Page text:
Amid more signs of recovery in the U.S. auto industry, General Motors Co. detailed plans to sell shares on the stock market that would sharply reduce the U.S. government's stake in the nation's largest automaker.
GM said in a filing with federal regulators Wednesday that it would float a $13-billion public offering this month. It said the price of the shares would be $26 to $29, depending on investor demand for the stock.
The offering will reduce the government's ownership to minority status, taking it to about 43% of the company from the current 61%. Taxpayers became the main owners of the automaker during its bankruptcy reorganization and federal bailout last year. The offering will also trim the stakes of two other large shareholders, the United Auto Workers union and the Canadian government.
The filing with the Securities and Exchange Commission places GM's total value at well over $41 billion. The company's value would have to appreciate to about $70 billion for taxpayers to recoup their investment, according to analysts.
The filing came as the U.S. auto industry posted large sales gains in October, the strongest showing in more than two years, according to auto data released Wednesday.
In all, Americans purchased about 1 million vehicles in October, up 13.4% from the same month last year, according to Autodata Corp.
The October annualized sales pace of 12 million vehicles was the best in two years with the exception of August 2009, when the market was spurred by the federal "cash for clunkers" rebate program.
"There are some good signals," said Jeff Schuster, an analyst at J.D. Power & Associates. "Credit is easing and some buyers who have been shut out are getting back into the market."
GM said it expected next week to report a profit of about $2 billion in the third quarter on sales of about $34 billion.
"We are extremely pleased with the level of progress the company is making," said Chris Liddell, GM's chief financial officer. "We will deliver a solid and profitable first year, post-bankruptcy, and we are continuing to improve our balance sheet."
In October, GM said sales rose 12.8% from a year earlier to 183,392 vehicles after factoring out the Pontiac, Hummer, Saturn and Saab brands it closed or sold as part of its bankruptcy reorganization last year.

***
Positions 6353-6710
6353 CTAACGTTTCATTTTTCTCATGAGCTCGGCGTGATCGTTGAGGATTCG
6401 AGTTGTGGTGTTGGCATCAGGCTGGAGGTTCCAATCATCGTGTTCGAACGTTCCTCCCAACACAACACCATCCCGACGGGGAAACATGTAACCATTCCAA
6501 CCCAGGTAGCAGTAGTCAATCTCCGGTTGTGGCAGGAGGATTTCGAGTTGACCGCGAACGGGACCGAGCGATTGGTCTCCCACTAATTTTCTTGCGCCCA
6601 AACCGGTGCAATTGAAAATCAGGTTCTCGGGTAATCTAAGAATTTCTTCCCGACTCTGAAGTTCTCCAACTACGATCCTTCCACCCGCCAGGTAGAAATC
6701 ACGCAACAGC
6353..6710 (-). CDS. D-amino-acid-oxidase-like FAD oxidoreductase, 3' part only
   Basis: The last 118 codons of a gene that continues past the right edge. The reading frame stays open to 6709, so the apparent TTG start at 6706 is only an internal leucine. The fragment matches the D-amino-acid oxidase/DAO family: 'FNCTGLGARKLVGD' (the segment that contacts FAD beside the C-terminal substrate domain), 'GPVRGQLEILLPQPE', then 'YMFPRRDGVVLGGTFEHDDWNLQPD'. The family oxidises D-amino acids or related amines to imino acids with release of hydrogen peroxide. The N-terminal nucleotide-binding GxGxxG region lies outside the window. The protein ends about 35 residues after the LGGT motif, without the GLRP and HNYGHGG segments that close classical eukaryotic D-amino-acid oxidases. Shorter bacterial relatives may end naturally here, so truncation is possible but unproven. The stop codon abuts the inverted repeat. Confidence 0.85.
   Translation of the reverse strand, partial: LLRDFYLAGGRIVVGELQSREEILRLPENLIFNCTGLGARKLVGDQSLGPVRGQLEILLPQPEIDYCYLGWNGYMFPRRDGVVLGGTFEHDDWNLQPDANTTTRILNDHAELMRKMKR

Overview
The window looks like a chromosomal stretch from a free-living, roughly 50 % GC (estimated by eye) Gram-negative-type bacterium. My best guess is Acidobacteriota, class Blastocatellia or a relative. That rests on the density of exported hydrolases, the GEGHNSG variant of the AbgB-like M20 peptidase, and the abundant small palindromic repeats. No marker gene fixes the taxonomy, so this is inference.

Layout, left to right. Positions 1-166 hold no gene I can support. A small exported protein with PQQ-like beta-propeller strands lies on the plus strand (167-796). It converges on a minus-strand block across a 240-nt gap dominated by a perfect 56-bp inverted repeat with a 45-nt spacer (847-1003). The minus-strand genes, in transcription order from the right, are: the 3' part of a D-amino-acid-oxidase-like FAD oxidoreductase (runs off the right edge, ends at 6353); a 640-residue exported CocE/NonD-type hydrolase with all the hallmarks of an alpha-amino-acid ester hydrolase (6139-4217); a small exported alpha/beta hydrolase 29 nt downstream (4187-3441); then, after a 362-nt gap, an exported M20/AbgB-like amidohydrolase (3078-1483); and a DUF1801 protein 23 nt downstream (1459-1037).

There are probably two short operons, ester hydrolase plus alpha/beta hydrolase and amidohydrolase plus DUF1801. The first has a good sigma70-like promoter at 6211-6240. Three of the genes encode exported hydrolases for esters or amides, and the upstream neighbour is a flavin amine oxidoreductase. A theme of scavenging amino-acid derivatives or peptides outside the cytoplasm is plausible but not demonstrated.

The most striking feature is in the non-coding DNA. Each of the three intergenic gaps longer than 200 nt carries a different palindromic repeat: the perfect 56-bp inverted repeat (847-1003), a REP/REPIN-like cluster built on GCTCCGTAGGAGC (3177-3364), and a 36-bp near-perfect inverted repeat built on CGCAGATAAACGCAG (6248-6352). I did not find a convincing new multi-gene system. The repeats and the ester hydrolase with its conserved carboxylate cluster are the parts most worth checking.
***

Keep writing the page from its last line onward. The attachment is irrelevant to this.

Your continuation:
"The story we see is a little brighter this month, tempered by slow employment growth, but the signs are there that the recovery continues and that it will be sustained," said Don Johnson, GM's vice president for U.S. sales. "Consumers believe that we have already weathered the worst."
Brett Hoselton, automotive analyst at KeyBanc Capital Markets, said overall industry sales beat expectations and noted, "We are continuing to see a gradual improvement in auto sales."
Getting past the national election should also help consumer sentiment and pave the way for future sales growth by businesses, said Paul Taylor, chief economist at the National Automobile Dealers Assn.
"There is hope that this can be sustained," Taylor said.
The only major automaker to post a decline was Toyota Motor Corp., which has suffered a series of embarrassing recalls over the last year for problems with sticky gas pedals, brakes and electronics. Toyota said sales fell 4.4% to 145,474 vehicles. It saw big decreases in two of its flagship cars, the Camry and the Corolla.
Toyota had an unusually strong October last year, so it "had a pretty difficult comparison to work with, and obviously they have had a tough year this year and they have not had a lot of new product to counteract what's happened to them," said Jessica Caldwell, an analyst at auto information company Edmunds.com.
Bob Carter, the group vice president for the Toyota division, blamed part of Toyota's monthly drop on a shift in the market to trucks and sport utility vehicles, which accounted for almost 53% of industry sales last month, Autodata said. Toyota sells more cars than trucks.
But other manufacturers dependent on car sales did well in October. Nissan Motor Co., for example, posted a 16.1% gain.
Ford Motor Co. sales rose 19% in October after factoring out Volvo, which Ford sold earlier this year. Ford said it was on track to gain market share for the second year in a row — the first time that's happened since 1993.
Chrysler Group's October sales rose 37% year over year, Autodata reported.
"Our monthly sales continue to improve over last year," said Fred Diaz, the automaker's chief executive.
Hyundai Motor Co. had its best October ever, posting a 38% rise in sales compared with a year earlier.
"We were very encouraged by what appeared to be a general strengthening of the overall sales environment in October," said Dave Zuchowski, executive vice president of sales for the South Korean automaker's U.S. division.
Kia, Hyundai's sister company, also had a record October, seeing sales rise nearly 39%.
Dealers said they also were seeing improvement.
"Sales are picking up. We are making a profit, and things are looking up," said Mike Sage, general manager of Universal City Nissan.